Mimi McCord, Founder and Chairman of Heartburn Cancer UK, is currently involved as one of the patient advocates in this Mimi McCord headshotfascinating international project, funded by Cancer Research UK and involving 5000 patients across five continents. 

Researchers in The Mutograph Project are collecting cells from people affected by five different forms of cancer; Bowel (also known as colorectal), pancreas, kidney, oesophageal squamous cell carcinoma and oesophageal adenocarcinoma.  They will compare the DNA in the cancer cells to the DNA from cells taken from blood to find out if there are any differences between them and will ask participants to fill in a questionnaire that gives detailed information about their lifestyle and the environment that they live in.

DNA from the cancer cells donated by participants will be examined to find out if they contain certain signatures. Researchers will then investigate whether certain factors that they suspect might cause cancer are linked to the presence of these signatures.  It is hoped that the project will advance our understanding of what causes cancer by identifying what factors are creating these distinctive DNA signatures.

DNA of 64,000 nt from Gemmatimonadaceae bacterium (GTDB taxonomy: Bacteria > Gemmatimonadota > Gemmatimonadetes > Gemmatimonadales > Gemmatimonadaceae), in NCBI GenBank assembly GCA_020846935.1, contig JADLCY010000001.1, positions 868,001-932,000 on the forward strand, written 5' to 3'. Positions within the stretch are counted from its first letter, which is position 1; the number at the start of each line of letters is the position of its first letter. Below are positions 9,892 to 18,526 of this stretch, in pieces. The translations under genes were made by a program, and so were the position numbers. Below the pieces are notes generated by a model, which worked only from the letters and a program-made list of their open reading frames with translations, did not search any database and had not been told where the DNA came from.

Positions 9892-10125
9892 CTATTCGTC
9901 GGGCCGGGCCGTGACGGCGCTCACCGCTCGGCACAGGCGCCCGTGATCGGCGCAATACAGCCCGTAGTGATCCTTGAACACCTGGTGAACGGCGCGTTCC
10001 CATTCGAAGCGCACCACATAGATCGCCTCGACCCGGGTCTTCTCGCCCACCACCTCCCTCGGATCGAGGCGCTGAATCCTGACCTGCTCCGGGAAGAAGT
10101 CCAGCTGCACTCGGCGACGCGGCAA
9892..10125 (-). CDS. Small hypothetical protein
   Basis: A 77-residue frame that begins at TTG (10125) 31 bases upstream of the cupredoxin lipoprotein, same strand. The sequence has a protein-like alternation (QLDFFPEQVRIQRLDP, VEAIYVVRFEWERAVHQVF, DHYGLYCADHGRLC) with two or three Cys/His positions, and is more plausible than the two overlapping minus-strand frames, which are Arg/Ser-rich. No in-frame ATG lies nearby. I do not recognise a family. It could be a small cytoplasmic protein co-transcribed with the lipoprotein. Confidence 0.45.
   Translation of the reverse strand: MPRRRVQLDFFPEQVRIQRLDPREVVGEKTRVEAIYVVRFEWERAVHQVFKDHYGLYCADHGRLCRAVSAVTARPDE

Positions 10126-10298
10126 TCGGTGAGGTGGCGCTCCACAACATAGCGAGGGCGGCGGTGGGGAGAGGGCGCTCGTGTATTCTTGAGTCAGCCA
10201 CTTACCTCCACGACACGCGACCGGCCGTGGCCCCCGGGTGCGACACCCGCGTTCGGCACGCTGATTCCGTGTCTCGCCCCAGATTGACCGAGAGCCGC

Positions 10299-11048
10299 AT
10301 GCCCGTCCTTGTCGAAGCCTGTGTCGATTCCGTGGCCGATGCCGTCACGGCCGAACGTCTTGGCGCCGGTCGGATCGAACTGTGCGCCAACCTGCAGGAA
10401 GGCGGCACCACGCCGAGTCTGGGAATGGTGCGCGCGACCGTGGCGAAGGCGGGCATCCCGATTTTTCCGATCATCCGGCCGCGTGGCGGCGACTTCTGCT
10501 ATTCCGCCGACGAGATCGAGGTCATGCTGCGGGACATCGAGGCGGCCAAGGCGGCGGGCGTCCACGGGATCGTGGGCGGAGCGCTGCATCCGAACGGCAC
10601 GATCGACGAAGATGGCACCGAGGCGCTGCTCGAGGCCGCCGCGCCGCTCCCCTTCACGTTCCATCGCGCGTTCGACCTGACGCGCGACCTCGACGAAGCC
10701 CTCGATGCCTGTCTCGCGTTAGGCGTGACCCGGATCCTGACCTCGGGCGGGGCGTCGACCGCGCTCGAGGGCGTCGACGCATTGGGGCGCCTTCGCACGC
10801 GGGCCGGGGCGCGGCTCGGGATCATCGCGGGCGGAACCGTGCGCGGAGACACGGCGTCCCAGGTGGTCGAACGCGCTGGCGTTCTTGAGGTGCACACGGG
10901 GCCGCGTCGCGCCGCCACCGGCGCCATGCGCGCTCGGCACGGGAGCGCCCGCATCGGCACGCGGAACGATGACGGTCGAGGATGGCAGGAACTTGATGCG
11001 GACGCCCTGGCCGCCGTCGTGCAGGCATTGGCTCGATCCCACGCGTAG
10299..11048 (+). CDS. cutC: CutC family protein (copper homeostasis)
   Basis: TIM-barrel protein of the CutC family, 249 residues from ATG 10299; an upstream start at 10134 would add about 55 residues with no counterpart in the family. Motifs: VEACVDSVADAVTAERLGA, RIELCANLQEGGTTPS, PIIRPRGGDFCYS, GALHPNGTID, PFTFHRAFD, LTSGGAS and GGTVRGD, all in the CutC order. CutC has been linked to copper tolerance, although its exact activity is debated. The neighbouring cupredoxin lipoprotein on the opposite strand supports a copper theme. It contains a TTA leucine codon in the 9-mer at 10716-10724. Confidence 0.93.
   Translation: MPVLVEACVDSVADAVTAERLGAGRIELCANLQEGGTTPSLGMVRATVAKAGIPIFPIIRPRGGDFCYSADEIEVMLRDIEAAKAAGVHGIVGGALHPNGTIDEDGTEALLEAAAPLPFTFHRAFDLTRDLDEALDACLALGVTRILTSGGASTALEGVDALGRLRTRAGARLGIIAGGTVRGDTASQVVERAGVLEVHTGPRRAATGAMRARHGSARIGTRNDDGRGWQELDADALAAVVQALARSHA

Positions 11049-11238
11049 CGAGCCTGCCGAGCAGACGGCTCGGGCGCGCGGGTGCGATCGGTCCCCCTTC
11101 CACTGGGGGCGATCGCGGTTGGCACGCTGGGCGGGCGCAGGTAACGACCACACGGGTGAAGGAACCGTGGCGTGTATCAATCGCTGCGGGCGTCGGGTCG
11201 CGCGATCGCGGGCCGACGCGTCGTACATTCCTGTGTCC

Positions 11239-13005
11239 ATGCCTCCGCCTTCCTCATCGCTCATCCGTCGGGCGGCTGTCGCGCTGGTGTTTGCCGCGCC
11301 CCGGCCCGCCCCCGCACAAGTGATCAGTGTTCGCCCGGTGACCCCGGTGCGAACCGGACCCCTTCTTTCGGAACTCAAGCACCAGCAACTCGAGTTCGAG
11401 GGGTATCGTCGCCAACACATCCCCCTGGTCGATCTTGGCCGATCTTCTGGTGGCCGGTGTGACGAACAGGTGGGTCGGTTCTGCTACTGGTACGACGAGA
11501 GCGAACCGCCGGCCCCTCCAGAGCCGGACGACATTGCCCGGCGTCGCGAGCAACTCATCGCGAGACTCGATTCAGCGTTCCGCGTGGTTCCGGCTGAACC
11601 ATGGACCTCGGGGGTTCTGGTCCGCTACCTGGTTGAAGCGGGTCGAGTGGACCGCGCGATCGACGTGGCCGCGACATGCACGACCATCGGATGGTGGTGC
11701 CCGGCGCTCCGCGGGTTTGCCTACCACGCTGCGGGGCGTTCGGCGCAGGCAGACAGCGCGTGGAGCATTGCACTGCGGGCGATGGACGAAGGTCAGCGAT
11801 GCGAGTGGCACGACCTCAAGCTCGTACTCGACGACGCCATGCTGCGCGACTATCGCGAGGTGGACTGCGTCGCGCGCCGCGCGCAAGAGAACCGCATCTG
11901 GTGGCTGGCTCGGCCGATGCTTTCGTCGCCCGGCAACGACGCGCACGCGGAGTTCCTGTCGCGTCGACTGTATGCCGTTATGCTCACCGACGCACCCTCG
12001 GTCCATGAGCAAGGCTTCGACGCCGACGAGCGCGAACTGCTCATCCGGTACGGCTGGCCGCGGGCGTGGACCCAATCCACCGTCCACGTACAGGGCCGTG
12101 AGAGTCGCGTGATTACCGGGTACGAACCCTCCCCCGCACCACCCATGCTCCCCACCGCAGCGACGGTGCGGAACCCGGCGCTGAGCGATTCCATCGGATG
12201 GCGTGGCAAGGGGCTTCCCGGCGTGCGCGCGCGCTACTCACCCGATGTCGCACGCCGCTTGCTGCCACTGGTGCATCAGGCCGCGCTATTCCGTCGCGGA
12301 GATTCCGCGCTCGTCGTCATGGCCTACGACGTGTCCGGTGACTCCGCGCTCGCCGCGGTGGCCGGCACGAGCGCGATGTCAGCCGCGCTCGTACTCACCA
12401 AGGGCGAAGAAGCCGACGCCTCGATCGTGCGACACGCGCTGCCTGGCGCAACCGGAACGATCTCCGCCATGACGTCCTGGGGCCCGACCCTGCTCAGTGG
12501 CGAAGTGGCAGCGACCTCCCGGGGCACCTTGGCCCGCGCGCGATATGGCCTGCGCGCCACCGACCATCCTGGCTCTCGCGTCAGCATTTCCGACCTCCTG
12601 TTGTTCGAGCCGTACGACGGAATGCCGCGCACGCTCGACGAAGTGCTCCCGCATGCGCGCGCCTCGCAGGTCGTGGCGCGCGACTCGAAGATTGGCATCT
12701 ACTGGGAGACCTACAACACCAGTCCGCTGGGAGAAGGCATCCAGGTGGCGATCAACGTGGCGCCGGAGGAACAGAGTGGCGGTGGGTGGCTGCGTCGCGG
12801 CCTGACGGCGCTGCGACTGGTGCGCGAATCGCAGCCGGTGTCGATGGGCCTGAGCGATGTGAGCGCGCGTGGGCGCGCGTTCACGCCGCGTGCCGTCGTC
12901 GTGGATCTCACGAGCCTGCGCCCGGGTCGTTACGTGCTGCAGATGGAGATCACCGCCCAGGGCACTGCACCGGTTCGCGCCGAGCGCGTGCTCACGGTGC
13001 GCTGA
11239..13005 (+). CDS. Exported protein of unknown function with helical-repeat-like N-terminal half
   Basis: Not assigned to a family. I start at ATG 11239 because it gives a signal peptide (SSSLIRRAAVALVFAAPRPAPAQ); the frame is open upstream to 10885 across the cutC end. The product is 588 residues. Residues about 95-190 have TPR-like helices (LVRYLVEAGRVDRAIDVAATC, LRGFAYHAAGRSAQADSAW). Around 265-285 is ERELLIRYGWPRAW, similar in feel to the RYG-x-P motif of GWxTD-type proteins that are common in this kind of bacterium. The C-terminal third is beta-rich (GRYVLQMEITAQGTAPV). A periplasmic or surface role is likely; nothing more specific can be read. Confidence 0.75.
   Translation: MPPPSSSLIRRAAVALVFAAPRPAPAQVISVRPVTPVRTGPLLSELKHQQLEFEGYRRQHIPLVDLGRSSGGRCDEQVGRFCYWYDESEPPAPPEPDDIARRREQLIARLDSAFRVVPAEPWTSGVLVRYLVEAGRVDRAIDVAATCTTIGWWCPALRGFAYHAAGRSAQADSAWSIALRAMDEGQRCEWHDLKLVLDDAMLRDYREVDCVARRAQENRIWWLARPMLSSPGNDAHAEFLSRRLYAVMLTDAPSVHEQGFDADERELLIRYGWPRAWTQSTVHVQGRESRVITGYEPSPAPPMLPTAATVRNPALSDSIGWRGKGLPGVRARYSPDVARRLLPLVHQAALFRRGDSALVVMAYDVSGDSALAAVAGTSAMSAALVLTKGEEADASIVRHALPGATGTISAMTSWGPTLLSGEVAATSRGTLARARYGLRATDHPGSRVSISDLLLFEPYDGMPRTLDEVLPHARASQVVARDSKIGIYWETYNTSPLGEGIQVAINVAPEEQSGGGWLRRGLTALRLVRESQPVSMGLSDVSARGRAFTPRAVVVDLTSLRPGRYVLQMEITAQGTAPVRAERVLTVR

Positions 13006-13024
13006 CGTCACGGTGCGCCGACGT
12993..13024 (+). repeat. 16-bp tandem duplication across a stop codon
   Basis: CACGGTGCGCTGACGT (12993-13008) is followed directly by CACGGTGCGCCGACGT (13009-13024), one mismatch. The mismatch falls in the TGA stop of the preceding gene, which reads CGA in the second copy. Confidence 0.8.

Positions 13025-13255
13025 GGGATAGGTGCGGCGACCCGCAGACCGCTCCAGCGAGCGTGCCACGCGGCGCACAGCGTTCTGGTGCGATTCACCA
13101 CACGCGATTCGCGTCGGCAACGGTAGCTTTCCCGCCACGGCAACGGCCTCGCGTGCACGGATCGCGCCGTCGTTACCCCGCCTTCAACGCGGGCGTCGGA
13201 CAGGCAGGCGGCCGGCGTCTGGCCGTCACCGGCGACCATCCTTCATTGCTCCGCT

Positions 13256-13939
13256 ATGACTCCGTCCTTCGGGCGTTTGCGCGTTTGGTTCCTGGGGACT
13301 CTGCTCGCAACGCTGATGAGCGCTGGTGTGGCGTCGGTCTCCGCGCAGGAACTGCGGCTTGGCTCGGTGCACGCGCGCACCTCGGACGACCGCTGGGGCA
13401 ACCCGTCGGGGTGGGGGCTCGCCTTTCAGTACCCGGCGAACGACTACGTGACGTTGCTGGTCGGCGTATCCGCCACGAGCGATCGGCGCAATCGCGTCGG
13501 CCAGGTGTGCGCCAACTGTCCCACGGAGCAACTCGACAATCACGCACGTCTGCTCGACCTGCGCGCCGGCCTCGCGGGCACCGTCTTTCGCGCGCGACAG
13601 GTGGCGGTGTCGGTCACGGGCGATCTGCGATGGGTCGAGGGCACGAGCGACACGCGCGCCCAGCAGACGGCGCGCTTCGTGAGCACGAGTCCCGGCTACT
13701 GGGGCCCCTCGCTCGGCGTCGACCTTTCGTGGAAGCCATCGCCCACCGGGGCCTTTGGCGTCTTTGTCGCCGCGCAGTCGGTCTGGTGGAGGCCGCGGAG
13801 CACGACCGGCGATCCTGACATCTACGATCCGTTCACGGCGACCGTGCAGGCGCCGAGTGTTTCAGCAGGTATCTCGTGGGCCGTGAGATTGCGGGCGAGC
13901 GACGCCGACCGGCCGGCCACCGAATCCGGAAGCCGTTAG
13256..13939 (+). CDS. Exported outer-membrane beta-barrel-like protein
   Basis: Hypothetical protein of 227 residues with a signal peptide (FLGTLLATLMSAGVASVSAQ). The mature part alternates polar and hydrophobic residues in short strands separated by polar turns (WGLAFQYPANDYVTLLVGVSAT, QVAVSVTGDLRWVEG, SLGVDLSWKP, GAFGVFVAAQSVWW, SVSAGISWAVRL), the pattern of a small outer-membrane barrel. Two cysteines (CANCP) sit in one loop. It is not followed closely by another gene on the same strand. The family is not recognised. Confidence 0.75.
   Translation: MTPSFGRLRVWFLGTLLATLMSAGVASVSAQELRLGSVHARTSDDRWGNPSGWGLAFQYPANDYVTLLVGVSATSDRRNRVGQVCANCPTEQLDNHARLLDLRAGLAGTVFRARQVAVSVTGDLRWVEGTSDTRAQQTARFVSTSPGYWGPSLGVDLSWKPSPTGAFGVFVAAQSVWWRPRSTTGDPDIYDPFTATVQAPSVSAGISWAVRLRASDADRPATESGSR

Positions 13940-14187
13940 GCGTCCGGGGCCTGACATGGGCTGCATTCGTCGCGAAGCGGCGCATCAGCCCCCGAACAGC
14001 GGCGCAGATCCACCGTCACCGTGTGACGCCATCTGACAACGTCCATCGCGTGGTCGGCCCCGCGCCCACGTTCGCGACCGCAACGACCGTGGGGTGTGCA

Some of the things being studied include:

  • Establishing why some cancer types are more common in certain areas of the world
  • Looking at whether it is possible to create a catalogue of what DNA signatures are caused by specific cancer-causing agents
  • Establishing whether it might be possible to use DNA signatures as a signal that healthy cells are more likely to develop cancer

As patient advocates, Mimi and Maggie, who is the founder of the Pancreatic cancer Research Fund, are involved to ensure that the project takes account of the views of patients and the public. They visit researchers, people affected by cancer and medical centres participating in the project, to explore ways of improving the patients’ experiences of cancer research. Their work will also help to influence future research directions.

More detailed information is available at www.mutographs.org where there is also a blog which follows the project’s progress.  You can also read more about the project in the Connecting Science newsletter